We have been adamant the whole time that this is where we want to live ‘forever’. I am never happier than when I’m at the beach. The same goes for John, although he is also never happy when not working. So he is not ready to go fulltime beach bum. When we decided to go ahead and build we knew that I’d be spending the bulk of my time at the beach and he would be coming as often as he could. I was probably expecting the ‘often as he could’ to be more than it will be now that we know how much we’re really spending, but it is OK.
Most people who know us know that we have a strong relationship. Building has it’s stresses, but we’re feeling confident. I hope not over confident LOL.
When we met with our chosen builder he didn’t mess around with words. He said about 3k-5k NZD per square meter if you want ‘nice’; up to $15k per square meter if you want architectural.
As our plans, which we absolutely LOVED and were everything we wanted, started coming in, they were coming in at a total living area of approximately 210 square meters, and about 400 square meters including deck. Still we figured about 500-600 K — LOL do the math. Talk about not wanting to actually check. Neither one of us actually remembers consciously putting our head in the sand, but there you go. Here is pretty much exactly what our builder told us:
- As a very rough starting point, $1500 m2 is very cheap, $2-2500 m2 is more usual and then anything from $3000 m2 and up is more consistent with bespoke designed houses. Source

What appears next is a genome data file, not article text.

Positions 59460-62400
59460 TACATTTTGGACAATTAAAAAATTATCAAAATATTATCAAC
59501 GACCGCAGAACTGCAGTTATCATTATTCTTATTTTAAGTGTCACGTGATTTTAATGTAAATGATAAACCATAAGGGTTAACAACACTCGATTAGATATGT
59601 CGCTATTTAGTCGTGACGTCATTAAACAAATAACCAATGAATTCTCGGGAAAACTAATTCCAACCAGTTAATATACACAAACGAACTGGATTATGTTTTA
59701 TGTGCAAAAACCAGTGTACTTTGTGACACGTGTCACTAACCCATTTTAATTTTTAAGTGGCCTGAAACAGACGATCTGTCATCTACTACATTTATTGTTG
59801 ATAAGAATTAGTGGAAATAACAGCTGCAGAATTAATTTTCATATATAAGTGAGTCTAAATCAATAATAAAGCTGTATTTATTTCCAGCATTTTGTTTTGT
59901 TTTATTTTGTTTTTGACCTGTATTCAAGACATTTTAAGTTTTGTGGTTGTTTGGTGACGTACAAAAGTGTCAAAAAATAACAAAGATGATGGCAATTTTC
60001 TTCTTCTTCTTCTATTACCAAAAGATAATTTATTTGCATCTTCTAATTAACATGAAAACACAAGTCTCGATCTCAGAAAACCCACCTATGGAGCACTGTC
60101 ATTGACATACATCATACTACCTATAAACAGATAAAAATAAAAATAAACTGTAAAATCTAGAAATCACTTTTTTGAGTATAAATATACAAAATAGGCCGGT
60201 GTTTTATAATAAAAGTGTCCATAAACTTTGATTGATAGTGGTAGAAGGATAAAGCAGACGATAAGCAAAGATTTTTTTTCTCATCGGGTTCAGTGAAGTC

We figured we’d have 300-400K NZ after the sale of our house in Colorado. This turned out to be pretty much spot on. Luckily. We knew we’d have to ask a NZ bank for SOME money.
Then the initial estimate came in at 1.2 million. More after this lovely pic of the back of our design.
We were never going to go the cheapest materials. We’ve deliberately chosen pretty much ALL no- to low-maintenance building materials. Our cladding is a special aluminium cladding that ‘moves’ with coastal winds, doesn’t need painting, and won’t rust in the coastal climate. We’ve done the same with the roof, windows, and soffits (they’re a thing!). Inside, we have chosen seriously hard wood floors to deal with the inevitable tracking of sand from beach walks. If anything, we should have been amazed it wasn’t MORE expensive. – I’ll comment on why we decided to go ahead with the way for expensive build later or in another post.
In our favor have been the levelness of our section, the relative simple design we’ve fallen in love with, and the genius of our architect. She’s known exactly when another inch of deck would mean more steel beams and all that sort of thing.
So when we went to the bank, we knew we were asking for rather a lot. Luckily, the numbers with regards to total value of beach property in New Zealand, my husband’s average monthly salary, the value of the NZ dollar compared to the US dollar and the fact that on paper we own the section out-right were in our favor. The numbers crunch out right. And the bank’s policy is to encourage NZ’ers planning to move back to NZ permanently. We fit that bill.
Still, the logistics of proving income, proving US tax rate, and valuation of our current property has been hard on the stress levels. I tend to be more prone to stress, so I’ve been the ‘The world is ending’ person at every turn, while my husband has been calmly trying to put up with my hysteria. We’ve submitted Social Security statements, W2’s, letters from my husband’s company, deposited the required deposit amount in the bank, provided estimates, contracts, proof of builder’s insurance and probably promised my gay son’s first born as well.